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George Huang
Making Air Flow Work for Industry

by Jeff Worley & Robin Roenker

What do space shuttles, computer printers, hand dryers, and heat-recovery steam generators have in common? If you're going to maximize the design of any of them, you need to know something about computational fluid dynamics, or CFD.

Photo of George HuangGeorge Huang, a professor of mechanical engineering, specializes in using CFD techniques to analyze air flow patterns in an array of industry applications. Huang began his career at NASA, studying air flow as it applied to aerospace design. When he came to UK in 1996, one of his goals was to utilize his expertise to assist local companies.

"Basically, if we look at air flow over an airplane, it's the same as the air flow inside of a printer, for example. It's the same flow, only the geometry is different," Huang explains. "I believe as engineers, we have a responsibility to do not only fundamental research for publication, but to make sure that our work is connected to industry. And part of my mission is to connect my work with reality."

The mathematical CFD codes that Huang has developed allow for reality-based modeling of industry design concepts via computer. Utilizing CFD, industries can computationally predict their model’s performance, acoustics, stability, and control prior to prototype development—saving both time and money.

"With this technology, you can actually do the trial and error on the computer. It's cheaper, and that's the whole point," Huang says. "You can do all the pre-design experiments on the computer, and then you can select only the most effective ones to go to prototype development."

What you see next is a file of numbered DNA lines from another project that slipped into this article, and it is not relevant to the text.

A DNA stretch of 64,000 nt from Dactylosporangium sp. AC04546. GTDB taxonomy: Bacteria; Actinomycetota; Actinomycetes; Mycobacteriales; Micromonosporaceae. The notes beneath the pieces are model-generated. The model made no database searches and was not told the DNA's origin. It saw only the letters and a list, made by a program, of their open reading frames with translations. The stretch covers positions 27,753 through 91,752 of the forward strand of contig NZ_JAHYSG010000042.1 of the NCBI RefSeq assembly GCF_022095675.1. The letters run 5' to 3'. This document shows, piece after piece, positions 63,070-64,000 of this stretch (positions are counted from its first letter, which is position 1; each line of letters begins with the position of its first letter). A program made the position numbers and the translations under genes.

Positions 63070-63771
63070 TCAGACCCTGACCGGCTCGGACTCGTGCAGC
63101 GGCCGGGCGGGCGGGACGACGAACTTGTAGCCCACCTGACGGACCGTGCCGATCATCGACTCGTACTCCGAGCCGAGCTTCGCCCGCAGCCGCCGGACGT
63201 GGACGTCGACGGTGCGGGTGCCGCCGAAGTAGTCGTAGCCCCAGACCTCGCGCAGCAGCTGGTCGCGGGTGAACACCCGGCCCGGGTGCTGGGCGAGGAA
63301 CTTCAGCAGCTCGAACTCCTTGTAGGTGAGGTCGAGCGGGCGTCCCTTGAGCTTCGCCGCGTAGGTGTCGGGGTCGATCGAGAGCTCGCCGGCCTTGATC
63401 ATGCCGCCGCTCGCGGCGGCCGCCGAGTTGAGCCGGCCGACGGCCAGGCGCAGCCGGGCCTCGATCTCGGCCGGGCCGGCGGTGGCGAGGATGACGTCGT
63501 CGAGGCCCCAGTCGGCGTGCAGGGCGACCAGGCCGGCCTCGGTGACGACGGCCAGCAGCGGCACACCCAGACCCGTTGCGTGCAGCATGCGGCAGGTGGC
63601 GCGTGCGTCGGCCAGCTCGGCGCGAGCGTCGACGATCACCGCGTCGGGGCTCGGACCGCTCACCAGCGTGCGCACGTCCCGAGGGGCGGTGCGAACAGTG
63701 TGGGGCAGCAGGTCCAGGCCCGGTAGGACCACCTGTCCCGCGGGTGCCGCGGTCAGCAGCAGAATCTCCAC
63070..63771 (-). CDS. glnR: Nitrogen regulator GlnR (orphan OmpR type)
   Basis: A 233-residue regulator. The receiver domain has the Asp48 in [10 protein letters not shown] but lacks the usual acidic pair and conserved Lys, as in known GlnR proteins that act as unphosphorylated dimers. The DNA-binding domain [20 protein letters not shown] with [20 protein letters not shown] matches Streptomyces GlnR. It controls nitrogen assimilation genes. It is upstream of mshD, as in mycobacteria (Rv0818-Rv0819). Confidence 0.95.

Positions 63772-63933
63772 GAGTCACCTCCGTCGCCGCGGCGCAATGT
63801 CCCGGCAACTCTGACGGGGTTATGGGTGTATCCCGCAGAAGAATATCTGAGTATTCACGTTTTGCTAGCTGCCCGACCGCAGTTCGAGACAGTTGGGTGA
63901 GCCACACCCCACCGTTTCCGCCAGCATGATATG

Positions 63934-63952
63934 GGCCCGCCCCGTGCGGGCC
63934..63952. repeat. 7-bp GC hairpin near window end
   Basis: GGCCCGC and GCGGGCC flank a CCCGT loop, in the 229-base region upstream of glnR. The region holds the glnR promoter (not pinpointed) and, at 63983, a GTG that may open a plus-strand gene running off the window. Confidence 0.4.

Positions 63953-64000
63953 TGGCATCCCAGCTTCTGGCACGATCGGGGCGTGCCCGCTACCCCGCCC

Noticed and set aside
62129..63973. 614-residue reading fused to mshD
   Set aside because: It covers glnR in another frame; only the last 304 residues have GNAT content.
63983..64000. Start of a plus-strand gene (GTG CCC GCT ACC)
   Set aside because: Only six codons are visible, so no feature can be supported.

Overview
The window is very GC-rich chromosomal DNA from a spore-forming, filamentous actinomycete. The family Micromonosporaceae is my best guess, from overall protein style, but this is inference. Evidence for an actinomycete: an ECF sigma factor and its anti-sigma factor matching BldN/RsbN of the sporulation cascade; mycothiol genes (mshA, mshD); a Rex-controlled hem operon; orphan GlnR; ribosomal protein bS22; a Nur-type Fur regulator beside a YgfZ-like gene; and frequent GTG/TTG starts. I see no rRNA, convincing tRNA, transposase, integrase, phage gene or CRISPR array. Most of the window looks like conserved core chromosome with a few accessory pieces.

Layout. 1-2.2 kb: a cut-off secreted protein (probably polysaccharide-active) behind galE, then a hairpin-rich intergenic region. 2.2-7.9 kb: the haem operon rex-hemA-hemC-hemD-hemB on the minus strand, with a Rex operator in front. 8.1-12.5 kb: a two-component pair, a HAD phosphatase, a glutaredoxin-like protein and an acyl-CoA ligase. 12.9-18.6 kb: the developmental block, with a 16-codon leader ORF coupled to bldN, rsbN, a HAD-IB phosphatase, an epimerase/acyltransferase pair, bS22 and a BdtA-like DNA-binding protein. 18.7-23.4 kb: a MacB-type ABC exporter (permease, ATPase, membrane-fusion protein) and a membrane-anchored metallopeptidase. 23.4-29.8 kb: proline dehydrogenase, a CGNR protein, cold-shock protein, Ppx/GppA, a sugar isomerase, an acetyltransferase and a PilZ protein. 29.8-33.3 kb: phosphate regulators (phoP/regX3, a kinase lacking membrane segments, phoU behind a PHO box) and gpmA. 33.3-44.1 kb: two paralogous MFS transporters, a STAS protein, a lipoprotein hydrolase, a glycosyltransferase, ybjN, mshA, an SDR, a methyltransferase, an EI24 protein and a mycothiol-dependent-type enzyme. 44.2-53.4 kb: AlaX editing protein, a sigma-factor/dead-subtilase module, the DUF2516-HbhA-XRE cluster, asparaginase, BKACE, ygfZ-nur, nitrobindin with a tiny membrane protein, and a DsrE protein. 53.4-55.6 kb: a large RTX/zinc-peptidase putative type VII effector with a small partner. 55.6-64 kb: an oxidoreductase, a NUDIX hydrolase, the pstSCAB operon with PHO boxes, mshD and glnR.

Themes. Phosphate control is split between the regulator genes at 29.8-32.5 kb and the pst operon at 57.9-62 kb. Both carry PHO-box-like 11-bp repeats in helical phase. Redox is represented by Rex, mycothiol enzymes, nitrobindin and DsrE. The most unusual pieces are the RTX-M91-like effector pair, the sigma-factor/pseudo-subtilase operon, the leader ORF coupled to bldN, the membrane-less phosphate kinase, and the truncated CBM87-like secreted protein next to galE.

The CFD codes themselves are computationally intensive, requiring the power of a 200-node parallel computer cluster, which Huang has designed with his team in his lab. Utilizing both his own computer cluster and the university's supercomputer, Huang has assisted Kentucky industries like Vogt Power International, Lexmark, and MedVenture to optimize their designs for steam generators, printers and hand dryers.

Huang's collaboration with Lexmark engineers allowed them to manipulate air flow within their printers to make the ink-drying process more efficient and to reduce noise. And his work with Vogt in designing more efficient generators has led the company to develop its own CFD branch, which, in turn, now provides CFD consulting services to other industries.

One of Huang's long-term goals is to establish a computational center at UK to formally assist companies in using CFD to maximize industrial design.

About George Huang

George Huang's CFD software code called Overflow won honorable mention in the 1998 NASA Software of the Year competition and the Supercomputing 2000 Gordon Bell prize, price/performance category. He has subsequently developed two additional general-purposed CFD codes, GHOST and UNCLE, to run on his parallelized computer cluster for industrial applications. Since he came to UK in 1996, his research has garnered more than $2.5 million in federal support, much of it from NASA.

Huang Research Team